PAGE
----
Worse, mountain dew has mountain dew in it, which is reason alone to never drink it for any reason.
Circular reasoning shouldn't be used because it's circular reasoning and is bad because it's bad.

It's not circular reasoning, it's self-reference. Mountain dew is nasty s**t. There a trillion better drinks out there, why the ******** are people worried about it containing flame retardant when it has enough sugar to kill a diabetic whale and tastes like piss?


Not all mountain dew has sugar, and sugar doesn't cause diabetes.

No, but it does cause cancer.


Uh... sugar doesn't cause cancer in it's own right.

Maybe in the sense that it prolongs the life enough to reach the hayflick limit and get cancer but... otherwise it's not a direct cause per say. xp

Excess Sugar Linked to Cancer

Notice in that article it also describes the indirect way that excess sugar causes diabeetus. Sugar -> obesity -> diabeetus
Suicidesoldier#1's avatar

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Suicidesoldier#1
Je Nique vos Merdiers
Suicidesoldier#1
Je Nique vos Merdiers

It's not circular reasoning, it's self-reference. Mountain dew is nasty s**t. There a trillion better drinks out there, why the ******** are people worried about it containing flame retardant when it has enough sugar to kill a diabetic whale and tastes like piss?


Not all mountain dew has sugar, and sugar doesn't cause diabetes.

No, but it does cause cancer.


Uh... sugar doesn't cause cancer in it's own right.

Maybe in the sense that it prolongs the life enough to reach the hayflick limit and get cancer but... otherwise it's not a direct cause per say. xp

Excess Sugar Linked to Cancer

Notice in that article it also describes the indirect way that excess sugar causes diabeetus. Sugar -> obesity -> diabeetus


Obesity doesn't cause diabetes.

One obesity is measured at weight divided by height and two there's no direct relationship that's ever been explained; if obesity is the cause of diabetes than no obese people wouldn't be diabetic and no diabetics wouldn't be obese.


Some of the fattest people in the world don't have diabetes at all. If fat levels caused diabetes then you would think that, no matter your sensitivity, practically all 600+ pound people would be diabetic, when they aren't.

Since diabetes is characterized by insulin resistance, or a lack of insulin production, and the predominant symptoms are caused by a lack of energy and high blood sugar, changing blood sugar levels can effect some of the symptoms; this can change as a result of diet and exercise, which can also effect obesity levels. But when a person is lacking sugar they will be extremely tired if not die/go into a coma. That's why many diabetics have to take insulin; this is due to the inability to absorb the sugar. So diabetics often consume more sugar (making them simply store it instead of get energy out of it) since it doesn't give them their fill, which causes even more problem with blood sugar; while this can be alleviated with diet and exercise, the absorption of sugar cannot. Hence you are only focusing on one part of the problem and it's not a real solution. So while they often say all the symptoms are gone when your blood sugar is low, for a diabetic this could mean that they're getting even less sugar than they were before, which can be really bad for them; in essence diabetics are often obese due to the fact they need to consume vast quantities of sugar, and that they get tired easily since they have trouble turning sugar into energy, not so much that obesity is causing the diabetes.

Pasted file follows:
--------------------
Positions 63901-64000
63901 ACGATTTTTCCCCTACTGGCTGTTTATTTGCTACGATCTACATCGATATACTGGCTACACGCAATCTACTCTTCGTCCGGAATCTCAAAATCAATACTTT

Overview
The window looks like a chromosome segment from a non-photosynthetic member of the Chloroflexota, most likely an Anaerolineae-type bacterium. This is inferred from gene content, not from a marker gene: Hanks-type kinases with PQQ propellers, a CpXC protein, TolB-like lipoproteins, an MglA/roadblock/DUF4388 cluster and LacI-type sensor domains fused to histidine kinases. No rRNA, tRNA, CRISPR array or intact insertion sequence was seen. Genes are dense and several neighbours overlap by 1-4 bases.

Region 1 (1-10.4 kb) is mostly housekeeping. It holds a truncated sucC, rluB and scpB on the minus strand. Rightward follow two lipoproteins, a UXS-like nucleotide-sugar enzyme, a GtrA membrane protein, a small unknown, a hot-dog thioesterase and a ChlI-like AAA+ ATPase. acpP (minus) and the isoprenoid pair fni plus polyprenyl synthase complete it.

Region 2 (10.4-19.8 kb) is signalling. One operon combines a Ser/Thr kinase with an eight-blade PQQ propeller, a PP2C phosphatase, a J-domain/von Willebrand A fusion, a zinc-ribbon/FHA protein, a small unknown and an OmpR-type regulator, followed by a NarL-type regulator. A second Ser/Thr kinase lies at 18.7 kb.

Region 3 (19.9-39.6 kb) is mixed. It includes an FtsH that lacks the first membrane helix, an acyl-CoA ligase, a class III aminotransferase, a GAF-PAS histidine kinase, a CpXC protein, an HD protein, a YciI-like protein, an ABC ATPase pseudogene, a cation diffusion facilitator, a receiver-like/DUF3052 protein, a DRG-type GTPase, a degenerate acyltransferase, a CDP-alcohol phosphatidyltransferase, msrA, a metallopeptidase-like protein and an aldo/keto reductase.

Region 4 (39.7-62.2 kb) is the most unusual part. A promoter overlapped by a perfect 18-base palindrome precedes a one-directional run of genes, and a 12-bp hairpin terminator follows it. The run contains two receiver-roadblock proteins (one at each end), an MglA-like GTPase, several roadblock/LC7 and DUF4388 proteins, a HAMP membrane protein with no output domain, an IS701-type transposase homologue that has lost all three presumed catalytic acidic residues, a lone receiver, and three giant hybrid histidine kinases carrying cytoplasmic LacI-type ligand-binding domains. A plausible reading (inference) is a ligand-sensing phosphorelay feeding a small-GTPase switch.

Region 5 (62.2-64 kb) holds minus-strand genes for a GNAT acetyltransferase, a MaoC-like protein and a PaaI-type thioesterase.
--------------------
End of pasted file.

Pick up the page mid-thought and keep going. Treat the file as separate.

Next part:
Since obesity can result from a lot of things, as can diabetes, it's a silly assertion.

Your article states "β-catenin is strictly dependent on sugar levels." Since β-catenin genes are prone to mutation, it is connected to cancer, but it also is dependent on proteins, ligands, and a host of other things. It is usually regulated by Tyrosine Kinase and GSK-3, which are regulated by the above. So it's actually not directly dependent on sugar levels, meaning there can be other causes for the spike, and more β-catenin doesn't necessarily mean more mutations anyways.
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Suicidesoldier#1
Mountain dew has flame retardant in it! It's called water.